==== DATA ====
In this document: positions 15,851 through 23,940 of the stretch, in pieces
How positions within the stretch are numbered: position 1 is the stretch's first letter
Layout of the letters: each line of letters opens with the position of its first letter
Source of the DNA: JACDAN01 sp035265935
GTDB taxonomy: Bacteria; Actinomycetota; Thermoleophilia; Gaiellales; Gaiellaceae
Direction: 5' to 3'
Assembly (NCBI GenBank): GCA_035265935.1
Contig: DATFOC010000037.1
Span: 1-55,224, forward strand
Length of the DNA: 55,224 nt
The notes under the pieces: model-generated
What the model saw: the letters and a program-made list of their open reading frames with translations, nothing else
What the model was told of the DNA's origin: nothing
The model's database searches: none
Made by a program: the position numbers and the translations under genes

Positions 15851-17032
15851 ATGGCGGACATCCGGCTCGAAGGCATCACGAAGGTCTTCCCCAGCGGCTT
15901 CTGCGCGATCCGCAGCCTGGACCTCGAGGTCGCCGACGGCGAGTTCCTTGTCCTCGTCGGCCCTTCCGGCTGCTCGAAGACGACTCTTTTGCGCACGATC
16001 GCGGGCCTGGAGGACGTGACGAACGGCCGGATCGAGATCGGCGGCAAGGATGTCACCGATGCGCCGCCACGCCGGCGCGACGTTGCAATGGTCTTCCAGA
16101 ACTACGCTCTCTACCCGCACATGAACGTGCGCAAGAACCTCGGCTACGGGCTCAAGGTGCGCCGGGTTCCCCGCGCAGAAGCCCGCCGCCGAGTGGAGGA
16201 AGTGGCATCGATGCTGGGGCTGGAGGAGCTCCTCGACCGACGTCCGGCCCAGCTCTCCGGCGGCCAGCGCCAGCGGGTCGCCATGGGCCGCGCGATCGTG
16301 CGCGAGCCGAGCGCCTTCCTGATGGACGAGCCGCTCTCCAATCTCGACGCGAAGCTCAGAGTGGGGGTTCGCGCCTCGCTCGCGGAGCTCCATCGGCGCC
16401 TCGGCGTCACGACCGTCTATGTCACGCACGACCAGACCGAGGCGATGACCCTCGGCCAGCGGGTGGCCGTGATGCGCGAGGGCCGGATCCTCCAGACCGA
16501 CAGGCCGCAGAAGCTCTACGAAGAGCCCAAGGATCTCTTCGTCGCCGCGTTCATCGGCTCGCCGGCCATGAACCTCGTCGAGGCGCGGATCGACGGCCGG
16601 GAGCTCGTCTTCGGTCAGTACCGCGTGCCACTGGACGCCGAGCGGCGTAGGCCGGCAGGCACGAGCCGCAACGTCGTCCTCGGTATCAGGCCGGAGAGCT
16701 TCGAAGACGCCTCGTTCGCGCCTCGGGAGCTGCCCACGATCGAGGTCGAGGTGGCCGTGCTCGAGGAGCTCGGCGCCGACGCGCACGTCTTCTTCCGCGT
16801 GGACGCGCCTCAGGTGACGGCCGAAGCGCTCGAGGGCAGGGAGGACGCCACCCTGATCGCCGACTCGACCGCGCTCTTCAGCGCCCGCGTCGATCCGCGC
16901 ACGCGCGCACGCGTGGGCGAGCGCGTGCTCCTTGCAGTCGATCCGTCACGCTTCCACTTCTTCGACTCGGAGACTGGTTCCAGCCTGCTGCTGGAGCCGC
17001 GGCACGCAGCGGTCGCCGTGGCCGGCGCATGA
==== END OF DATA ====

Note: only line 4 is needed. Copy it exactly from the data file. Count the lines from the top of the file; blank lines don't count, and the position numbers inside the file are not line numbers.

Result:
Source of the DNA: JACDAN01 sp035265935